Some Veggies Are Better At Preventing Cancer Than Others—Here Are The Ones To Put On Your Plate Today

mbg Associate Health Editor By Darcy McDonough, M.S.
mbg Associate Health Editor
Darcy is the associate health editor. She has a master’s degree in nutrition interventions, communication, and behavior change from the Tufts Friedman School of Nutrition Science and Policy.

Photo by Nataša Mandić

We all know that vegetables are healthy, but are some healthier than others? New research, published in the International Journal of Cancer, found that consuming certain fruits and vegetables may lower the risk for breast cancer.

Analyzing dietary information and health data from 182,145 women followed for an average of 24 years, researchers found that those who consumed the most fruits and vegetables had the lowest rates of breast cancer, especially the most aggressive forms. In fact, women who ate five and a half servings of fruits and vegetables per day had an 11 percent lower risk of developing breast cancer than women who ate less than two and half servings. Meaning: The more fruits and veggies women ate, the better.

Interestingly, the research does also show that not all vegetables are equal when it comes to cancer-protection properties. Cruciferous veggies (like cauliflower and kale) came out on top, as well as orange and yellow ones (think sweet potatoes and squash), for reducing risk. Although researchers are not sure of the exact mechanism, they believe these vegetables, along with others, may work by inhibiting tumor initiation and growth. They also credit the high micronutrient, antioxidant, and fiber content of fruits and vegetables for their beneficial effects.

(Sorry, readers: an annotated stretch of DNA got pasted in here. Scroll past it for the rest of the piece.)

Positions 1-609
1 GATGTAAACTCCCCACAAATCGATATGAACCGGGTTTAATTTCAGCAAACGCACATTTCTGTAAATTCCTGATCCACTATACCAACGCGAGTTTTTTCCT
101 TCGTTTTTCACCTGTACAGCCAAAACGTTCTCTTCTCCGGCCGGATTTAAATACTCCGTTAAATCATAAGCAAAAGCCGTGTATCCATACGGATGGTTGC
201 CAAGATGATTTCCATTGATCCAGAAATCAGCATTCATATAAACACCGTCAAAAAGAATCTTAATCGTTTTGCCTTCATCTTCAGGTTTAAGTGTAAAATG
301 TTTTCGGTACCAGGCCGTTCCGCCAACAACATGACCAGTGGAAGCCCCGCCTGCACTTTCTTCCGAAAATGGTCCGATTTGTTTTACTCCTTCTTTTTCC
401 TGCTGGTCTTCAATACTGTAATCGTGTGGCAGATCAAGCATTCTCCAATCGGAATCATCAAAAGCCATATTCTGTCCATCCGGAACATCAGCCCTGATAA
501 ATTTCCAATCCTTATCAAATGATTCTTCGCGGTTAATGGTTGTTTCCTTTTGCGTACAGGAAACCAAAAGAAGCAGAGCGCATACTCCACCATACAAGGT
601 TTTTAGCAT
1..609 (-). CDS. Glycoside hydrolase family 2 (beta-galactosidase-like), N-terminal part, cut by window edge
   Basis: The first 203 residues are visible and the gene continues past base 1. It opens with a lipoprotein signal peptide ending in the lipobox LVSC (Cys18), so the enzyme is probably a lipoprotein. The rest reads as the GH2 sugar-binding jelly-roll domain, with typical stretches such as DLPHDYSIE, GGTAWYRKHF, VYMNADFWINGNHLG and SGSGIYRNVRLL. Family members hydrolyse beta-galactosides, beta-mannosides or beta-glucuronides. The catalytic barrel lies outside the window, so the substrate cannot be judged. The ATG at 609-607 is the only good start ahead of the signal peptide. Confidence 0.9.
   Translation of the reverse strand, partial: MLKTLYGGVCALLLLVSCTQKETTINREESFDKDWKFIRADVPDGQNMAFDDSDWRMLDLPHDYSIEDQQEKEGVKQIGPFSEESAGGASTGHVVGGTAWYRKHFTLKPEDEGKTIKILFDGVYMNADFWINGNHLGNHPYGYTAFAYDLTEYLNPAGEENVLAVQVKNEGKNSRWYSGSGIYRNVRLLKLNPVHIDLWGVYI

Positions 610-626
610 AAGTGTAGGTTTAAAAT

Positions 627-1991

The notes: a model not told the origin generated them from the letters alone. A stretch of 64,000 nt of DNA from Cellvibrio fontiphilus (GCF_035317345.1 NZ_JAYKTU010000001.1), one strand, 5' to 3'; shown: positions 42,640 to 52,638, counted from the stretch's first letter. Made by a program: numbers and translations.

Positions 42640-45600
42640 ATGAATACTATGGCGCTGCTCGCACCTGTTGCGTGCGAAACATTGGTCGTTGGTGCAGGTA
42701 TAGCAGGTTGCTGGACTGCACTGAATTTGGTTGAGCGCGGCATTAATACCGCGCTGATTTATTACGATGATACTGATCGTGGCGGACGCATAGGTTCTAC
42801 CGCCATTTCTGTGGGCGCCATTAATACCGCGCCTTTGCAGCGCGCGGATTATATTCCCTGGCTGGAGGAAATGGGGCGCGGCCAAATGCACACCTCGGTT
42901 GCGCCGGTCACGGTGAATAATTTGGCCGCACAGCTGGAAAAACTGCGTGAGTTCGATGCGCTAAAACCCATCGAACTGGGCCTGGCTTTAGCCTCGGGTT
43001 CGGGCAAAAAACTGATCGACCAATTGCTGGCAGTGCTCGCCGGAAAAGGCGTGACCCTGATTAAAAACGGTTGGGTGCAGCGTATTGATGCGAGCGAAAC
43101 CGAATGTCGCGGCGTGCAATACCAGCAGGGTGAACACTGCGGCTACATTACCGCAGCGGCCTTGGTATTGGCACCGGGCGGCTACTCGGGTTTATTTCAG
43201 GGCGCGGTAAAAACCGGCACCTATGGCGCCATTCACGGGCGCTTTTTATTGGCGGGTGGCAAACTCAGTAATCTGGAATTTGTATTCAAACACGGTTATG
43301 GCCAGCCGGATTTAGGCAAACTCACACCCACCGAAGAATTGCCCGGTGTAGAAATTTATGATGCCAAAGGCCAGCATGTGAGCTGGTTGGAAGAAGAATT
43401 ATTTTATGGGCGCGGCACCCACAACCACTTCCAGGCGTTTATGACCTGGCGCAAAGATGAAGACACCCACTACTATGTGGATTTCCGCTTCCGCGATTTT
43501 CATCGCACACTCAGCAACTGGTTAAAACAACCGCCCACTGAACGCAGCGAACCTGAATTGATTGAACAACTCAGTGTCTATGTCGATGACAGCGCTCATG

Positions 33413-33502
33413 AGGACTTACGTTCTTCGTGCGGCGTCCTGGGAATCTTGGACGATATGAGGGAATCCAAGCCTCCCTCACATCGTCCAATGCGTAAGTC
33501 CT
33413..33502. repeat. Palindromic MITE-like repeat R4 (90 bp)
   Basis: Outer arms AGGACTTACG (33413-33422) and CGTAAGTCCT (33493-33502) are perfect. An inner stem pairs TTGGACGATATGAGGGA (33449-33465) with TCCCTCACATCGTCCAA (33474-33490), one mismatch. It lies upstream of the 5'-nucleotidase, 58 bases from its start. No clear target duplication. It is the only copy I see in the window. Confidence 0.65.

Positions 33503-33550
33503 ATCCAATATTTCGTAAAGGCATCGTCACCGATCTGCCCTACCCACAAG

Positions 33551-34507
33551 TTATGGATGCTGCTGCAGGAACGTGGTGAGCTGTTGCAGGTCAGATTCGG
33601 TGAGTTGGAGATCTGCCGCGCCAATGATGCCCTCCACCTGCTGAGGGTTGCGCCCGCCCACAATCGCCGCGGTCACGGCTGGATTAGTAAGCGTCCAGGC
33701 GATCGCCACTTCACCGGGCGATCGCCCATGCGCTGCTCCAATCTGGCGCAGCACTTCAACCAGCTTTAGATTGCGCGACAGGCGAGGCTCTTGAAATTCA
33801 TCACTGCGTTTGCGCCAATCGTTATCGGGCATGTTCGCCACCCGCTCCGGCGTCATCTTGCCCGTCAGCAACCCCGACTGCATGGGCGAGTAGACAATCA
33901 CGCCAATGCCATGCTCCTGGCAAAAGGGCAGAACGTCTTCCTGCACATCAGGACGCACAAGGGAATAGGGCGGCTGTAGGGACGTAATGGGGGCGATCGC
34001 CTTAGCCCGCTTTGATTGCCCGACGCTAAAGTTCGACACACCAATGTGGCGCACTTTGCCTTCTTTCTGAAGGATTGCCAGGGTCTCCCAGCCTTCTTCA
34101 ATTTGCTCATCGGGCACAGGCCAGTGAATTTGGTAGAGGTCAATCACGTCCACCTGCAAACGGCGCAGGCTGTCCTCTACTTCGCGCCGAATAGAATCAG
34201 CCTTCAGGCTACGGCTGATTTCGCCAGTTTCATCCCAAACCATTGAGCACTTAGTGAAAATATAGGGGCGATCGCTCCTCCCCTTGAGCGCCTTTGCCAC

If you're not already eating the recommended amounts of fruits and veggies, you may want to start loading up on them sooner rather than later. Researchers found that it took about eight years of regular consumption to see a significant reduction in breast cancer risk.

Considering breast cancer is the most common cancer in women, with over 237,000 new cases in America each year, this research provides important confirmation that simple lifestyle changes can make a big difference.

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